Less than 24 hours later, Mullins stood alongside Speakman as he announced the change, celebrating years of advocacy work, to close what she described as a "massive loophole" in the law.

She said the reforms would absolutely change the outcome of her case.

"In 2017 I walked out of court feeling lost, alone and powerless. Four years of my life culminating in one word; 'dismissed'.

"I didn't consent. The court acknowledged that I wasn't consenting, and yet somehow that wasn't enough."

Read more: What Saxon Mullins taught Australians about the cost of being a witness.

Mullins is now director of advocacy at Rape and Sexual Assault Research and Advocacy. The group's stance is that anything short of an affirmative requirement would be out of step with community expectations and put women at risk.

"I know there's so much more to do in this space, but this is a huge win for survivors, and I'm so grateful for all the survivors and academics who’ve paved the way for this to happen," she said.

Mullins said she was proud her case had been the catalyst for change.

"I can never go back and change the outcome of my case, but we have changed how some stories will end."

NSW Attorney-General Mark Speakman and Saxon Mullins. Image: Twitter. 

Shine Lawyers and an array of domestic violence services and advocates in NSW also say it is a win.


Both NSW Police Commissioner Michael Fuller and Speakman are confident the reform will lead to wider behavioural change in society.

"My determination is to make sure that a case like [Mullin's] never arises again," Speakman said.

The law reform commission found that sexual offences are under-reported, under-charged, under-prosecuted and result in a lower proportion of convictions than other offences.

Mullins told the ABC she did think the law reforms could impact this, but it was not a one-stop solution.

"But a lot of people can't go to the police. A lot of people choose not to go through the legal system," she said.

"I think it does have an impact on whether people choose to go through, but I think there is a huge amount of other factors."

Consent laws in the rest of Australia.

NSW's reforms take the lead from Tasmania, which has required a positive indication of consent for nearly two decades.

Victoria also has strong consent laws. In the state, consent must be freely agreed and positively communicated, can be revoked during the act and cannot be applied if a person is asleep, intoxicated or coerced.

Victoria does not require an accused person to show they did anything to ensure their potential sexual partner was consenting, instead the onus is on the complainant's legal team to prove beyond reasonable doubt that the accused person gave 'no thought' to whether the person was consenting, knew there was no consent or that it was not reasonable in the circumstances that they thought there was consent.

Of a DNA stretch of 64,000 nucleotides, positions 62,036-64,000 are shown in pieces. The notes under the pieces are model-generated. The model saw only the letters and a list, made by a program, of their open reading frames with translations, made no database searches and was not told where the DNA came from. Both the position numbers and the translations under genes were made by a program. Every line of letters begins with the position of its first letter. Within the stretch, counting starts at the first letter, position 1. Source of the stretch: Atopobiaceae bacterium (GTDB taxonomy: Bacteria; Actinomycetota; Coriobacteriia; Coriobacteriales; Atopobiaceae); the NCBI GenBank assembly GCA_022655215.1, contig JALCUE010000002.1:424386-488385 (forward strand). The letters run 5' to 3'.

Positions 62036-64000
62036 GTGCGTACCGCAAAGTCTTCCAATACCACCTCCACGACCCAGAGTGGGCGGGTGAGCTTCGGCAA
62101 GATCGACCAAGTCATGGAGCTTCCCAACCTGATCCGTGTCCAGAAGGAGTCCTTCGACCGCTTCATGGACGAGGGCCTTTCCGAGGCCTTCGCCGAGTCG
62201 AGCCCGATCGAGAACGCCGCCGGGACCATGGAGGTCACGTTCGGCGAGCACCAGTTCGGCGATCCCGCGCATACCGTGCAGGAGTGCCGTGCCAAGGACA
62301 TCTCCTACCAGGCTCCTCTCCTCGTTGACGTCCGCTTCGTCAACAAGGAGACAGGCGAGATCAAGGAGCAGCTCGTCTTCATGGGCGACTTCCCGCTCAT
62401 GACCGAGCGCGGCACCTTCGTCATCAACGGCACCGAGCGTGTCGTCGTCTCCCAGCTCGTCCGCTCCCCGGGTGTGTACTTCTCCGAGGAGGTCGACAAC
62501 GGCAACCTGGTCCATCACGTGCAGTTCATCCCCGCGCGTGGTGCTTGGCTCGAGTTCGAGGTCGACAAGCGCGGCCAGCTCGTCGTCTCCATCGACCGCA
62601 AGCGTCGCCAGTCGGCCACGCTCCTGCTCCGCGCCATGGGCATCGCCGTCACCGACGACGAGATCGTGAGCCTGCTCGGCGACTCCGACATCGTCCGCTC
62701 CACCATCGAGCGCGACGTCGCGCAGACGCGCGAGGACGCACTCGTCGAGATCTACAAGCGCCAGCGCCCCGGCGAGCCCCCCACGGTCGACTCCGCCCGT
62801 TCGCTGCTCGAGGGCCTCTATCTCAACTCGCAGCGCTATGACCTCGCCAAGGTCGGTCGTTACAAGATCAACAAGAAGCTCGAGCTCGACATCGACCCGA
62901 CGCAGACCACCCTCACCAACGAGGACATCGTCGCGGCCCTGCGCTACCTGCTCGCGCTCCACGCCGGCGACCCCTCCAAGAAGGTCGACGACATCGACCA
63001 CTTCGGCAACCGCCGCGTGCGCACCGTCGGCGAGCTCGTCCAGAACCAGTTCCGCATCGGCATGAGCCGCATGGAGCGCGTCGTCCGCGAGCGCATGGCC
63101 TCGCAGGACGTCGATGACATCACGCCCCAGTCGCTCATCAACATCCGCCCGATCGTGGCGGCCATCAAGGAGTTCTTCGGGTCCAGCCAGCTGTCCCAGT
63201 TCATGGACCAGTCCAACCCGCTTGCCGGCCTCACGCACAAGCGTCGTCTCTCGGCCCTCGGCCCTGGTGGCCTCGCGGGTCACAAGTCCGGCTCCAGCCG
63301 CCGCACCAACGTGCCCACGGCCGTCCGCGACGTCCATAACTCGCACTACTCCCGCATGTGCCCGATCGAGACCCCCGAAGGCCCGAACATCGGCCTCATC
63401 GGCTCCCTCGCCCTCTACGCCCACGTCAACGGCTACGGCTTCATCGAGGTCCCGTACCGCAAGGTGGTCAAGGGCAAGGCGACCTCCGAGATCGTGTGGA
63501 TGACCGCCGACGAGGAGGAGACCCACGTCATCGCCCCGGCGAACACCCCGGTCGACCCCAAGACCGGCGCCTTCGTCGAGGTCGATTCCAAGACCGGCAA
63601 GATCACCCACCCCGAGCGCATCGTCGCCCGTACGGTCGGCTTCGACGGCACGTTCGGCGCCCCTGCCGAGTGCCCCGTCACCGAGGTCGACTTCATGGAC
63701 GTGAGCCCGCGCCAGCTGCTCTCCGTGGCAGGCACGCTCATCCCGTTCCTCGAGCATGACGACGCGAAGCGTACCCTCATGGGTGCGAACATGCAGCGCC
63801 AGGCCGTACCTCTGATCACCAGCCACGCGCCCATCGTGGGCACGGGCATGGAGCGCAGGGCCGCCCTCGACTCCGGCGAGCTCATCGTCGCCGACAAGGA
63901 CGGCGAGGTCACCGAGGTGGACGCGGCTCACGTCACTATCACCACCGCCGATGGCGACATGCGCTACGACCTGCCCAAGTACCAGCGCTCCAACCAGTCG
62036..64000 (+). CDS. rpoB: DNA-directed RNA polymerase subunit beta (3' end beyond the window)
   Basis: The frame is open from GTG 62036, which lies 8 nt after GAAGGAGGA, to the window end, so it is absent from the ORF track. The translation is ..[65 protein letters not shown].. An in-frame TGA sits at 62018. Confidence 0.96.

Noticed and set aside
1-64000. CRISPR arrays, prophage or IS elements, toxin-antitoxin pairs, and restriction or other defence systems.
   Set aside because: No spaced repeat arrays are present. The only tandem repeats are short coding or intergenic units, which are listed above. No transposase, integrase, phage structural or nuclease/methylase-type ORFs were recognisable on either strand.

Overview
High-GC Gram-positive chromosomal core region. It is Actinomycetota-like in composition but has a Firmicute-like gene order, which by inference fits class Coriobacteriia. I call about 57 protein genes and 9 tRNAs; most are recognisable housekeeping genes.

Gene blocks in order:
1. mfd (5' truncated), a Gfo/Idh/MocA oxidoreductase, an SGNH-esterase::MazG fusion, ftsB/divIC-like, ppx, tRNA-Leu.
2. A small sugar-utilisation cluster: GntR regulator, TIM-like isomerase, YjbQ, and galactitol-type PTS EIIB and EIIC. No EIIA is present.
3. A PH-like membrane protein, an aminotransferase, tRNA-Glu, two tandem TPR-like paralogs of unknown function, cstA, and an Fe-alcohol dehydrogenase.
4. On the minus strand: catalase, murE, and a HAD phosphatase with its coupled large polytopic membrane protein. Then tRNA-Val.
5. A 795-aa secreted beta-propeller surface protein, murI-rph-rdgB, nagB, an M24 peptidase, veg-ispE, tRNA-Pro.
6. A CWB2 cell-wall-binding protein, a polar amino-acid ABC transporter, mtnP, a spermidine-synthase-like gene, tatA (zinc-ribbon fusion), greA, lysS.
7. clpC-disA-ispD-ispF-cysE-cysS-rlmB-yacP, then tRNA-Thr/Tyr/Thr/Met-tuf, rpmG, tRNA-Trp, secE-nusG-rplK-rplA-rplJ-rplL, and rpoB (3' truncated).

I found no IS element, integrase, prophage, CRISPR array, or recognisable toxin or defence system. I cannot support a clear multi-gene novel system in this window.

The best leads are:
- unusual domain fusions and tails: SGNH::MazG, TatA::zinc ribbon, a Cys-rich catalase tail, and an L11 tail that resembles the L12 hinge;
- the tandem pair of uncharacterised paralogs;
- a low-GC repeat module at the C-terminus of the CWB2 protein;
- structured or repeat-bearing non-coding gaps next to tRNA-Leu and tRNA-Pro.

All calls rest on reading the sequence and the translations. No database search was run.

Mullins told the ABC she hoped other states and territories would look to NSW as a guide and enact their own reforms.


Queensland strengthened its consent laws in March, but advocates believe it doesn't go far enough.

In the state, consent will no longer be assumed if a person does not verbally reject a sexual act and consent can be withdrawn by words or action once the sexual act has begun.

An affirmative consent proposal from Greens MP Amy McMahon, supported by advocates, was voted down by both the government and the opposition.

In Western Australia, a 'mistake of fact' defence is still possible, meaning those accused of rape can argue they had a reasonable belief of consent.

South Australia and the Northern Territory's laws both define consent as a "free and voluntary agreement". 

The ACT government is currently reviewing its laws. It was previously found it was the only state or territory without a statutory definition of consent. 

If this post brings up any issues for you, or if you just feel like you need to speak to someone, please call 1800 RESPECT (1800 737 732) – the national sexual assault, domestic and family violence counselling service. It doesn’t matter where you live, they will take your call and, if need be, refer you to a service closer to home. 

-With AAP.

Feature image: Nine News.

 Like a $50 gift voucher for your thoughts? Take our quick survey